I've seen the opening level for Call of Duty: Modern Warfare 2. Normally, I'd suggest you stop reading if you don't want any spoilers, but this is an unusual case. This is worth spoiling, and I'll explain why.
The game opens with you, the player, as one of the terrorists who are gunning down dozens of unarmed civilians in what appears to be a shopping mall. The killers are calm and indiscriminate. It seems like the player might be able to choose whether to help the terrorists murder people or just walk with them as they do it. Either way, you're part of it. At the end of the level, your terrorist comrades betray you by shooting you and leaving you to die.
It's a powerful scene. And, honestly, I have mixed feelings about it. But I'm inclined to think Infinity Ward made a bad decision with this.
What is gained?
That's the most important and perhaps most obvious question. What did Infinity Ward hope to accomplish? At this point, I can only speculate. If they wanted players to experience this sort of atrocity first-hand, why not give the player control of a child or other unarmed civilian who could hide near the killers? If it is only the terror of the situation Infinity Ward wished to communicate, then the player's role as one of the killers is clearly unnecessary.
I have read a first-hand account of a similar atrocity, the genocide in Rwanda, by Immaculée Ilibagiza. The book is called Left To Tell. Immaculée's account speaks of thousands of regular people -- including her own neighbors and friends -- trained by culture to refer to persons of her tribe as "cockroaches" and exterminate them as if they were faceless pests, rather than human enemies worthy of consideration.
In Modern Warfare 2's introduction, we see similar evil. Perhaps a video game can offer exceptional insight to such a mindset, since we gamers are used to seeing simulated enemies as impersonal objects. Perhaps such insight is what Infinity Ward hopes to achieve with this level. Honestly, I don't think we'll know how necessary or unnecessary to their goals it is until this segment of MW2's story is contextualized by the rest of the game. Ultimately, I'm holding judgment until release.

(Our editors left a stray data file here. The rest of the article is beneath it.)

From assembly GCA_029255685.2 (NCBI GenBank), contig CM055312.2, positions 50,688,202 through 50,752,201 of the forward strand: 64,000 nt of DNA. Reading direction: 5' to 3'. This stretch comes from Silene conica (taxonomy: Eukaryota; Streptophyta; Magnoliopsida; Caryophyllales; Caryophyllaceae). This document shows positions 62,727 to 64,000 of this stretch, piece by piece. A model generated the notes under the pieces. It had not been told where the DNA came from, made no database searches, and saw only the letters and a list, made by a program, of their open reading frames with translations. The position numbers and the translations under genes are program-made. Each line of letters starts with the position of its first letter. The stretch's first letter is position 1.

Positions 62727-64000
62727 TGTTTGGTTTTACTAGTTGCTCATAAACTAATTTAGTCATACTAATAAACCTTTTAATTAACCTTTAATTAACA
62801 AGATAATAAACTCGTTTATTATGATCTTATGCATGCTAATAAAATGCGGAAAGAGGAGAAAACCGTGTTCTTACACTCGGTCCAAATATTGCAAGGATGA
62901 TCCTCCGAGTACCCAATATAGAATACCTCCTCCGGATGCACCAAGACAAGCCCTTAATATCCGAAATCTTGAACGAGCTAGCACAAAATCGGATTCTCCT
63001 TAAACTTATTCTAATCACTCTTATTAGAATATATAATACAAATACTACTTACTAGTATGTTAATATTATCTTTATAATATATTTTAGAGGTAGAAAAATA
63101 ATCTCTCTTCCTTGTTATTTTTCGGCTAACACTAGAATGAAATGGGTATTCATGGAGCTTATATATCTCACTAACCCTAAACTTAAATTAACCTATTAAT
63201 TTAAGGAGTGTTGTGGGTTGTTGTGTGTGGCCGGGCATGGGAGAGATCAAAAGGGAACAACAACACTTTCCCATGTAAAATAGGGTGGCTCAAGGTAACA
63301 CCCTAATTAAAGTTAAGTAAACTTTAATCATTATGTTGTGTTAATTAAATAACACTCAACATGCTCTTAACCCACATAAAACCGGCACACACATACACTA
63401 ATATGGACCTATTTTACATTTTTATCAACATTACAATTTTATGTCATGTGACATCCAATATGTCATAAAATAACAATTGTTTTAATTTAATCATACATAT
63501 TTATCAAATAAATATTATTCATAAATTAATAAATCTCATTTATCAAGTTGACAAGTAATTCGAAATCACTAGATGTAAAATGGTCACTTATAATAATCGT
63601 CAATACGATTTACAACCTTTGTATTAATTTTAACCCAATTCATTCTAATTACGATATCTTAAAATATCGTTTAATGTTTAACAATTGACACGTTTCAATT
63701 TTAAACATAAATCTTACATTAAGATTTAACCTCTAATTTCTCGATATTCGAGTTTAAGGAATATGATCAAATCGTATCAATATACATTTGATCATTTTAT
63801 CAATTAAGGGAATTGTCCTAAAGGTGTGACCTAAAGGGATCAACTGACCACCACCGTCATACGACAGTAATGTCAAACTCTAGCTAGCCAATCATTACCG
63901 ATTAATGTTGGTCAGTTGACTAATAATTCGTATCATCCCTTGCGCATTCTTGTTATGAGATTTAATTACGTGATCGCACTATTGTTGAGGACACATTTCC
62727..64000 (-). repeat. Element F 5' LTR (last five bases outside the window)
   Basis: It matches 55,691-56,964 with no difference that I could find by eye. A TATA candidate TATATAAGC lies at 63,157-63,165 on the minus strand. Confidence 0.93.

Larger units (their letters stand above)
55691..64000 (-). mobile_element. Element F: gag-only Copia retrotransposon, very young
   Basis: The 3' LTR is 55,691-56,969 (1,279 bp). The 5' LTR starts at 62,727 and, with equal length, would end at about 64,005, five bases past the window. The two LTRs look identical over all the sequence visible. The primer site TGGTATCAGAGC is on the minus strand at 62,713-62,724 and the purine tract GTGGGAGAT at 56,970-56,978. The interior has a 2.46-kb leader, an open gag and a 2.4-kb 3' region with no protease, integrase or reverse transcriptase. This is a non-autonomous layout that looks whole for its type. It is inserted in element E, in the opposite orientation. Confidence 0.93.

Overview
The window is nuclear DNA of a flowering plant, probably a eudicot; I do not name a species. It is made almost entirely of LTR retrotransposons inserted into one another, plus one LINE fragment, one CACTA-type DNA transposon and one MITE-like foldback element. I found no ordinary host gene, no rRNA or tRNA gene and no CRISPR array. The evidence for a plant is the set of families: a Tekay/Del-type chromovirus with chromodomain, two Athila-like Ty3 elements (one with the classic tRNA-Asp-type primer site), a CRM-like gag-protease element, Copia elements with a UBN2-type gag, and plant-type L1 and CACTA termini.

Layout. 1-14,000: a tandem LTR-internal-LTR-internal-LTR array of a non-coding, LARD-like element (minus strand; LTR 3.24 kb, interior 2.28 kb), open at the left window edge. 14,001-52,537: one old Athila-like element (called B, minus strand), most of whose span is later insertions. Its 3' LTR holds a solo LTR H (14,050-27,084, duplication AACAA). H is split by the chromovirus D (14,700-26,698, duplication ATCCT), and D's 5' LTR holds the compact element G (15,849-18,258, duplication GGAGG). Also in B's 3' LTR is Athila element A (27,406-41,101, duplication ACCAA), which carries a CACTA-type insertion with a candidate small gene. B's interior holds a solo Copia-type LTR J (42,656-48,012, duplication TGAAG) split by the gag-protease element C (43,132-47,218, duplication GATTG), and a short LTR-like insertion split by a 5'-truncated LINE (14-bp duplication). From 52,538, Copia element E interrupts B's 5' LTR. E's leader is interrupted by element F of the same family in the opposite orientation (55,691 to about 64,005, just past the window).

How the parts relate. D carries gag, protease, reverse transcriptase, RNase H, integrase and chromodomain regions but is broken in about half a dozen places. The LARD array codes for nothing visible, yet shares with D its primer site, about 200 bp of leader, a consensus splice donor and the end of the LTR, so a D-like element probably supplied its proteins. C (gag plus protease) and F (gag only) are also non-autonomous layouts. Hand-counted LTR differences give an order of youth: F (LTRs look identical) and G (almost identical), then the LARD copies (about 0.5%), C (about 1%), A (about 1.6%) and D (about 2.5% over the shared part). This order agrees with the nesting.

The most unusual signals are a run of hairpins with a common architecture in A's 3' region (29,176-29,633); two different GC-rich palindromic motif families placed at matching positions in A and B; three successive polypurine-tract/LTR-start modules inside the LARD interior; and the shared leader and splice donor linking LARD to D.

But what can we know now?
One thing I know is that some gamers are never comfortable participating in play-evil. I have no idea how many gamers are this way, but I have known more than a few... and war games seem to appeal to the personality type. The same effect I mentioned with sadness occurs in scenarios that ask us to act in contradiction to our morals. Some gamers will have trouble mustering the will to play through this level even if they are not shooting people. Others could do it, but won't.
Another thing to consider is the politics which will inevitably ensue from Infinity Ward's decision. The non-gaming news will definitely pick up on this sooner or later, particularly since Modern Warfare 2 will be one of the best-selling, most popular games of this year and next. The controversy might just mean a lot of the usual noise about violence and games. But I believe it might also lead to political posturing from liberals and conservatives alike, Obama included. Again, Modern Warfare 2 is not a run-of-the-mill or indie game. This is a major title and the news agencies will respond accordingly. I'm not predicting anything specifically, but I wouldn't be surprised if this generates enough general public interest that politicians use it to create new regulations for video games, in America and elsewhere.
As I said, I'm going to wait until I play the full game to decide whether this level's design was a good or bad decision. But without clarifying support from the rest of the game's story, it seems like reckless sensationalism. Let's hope there's more to it.
edit: see comments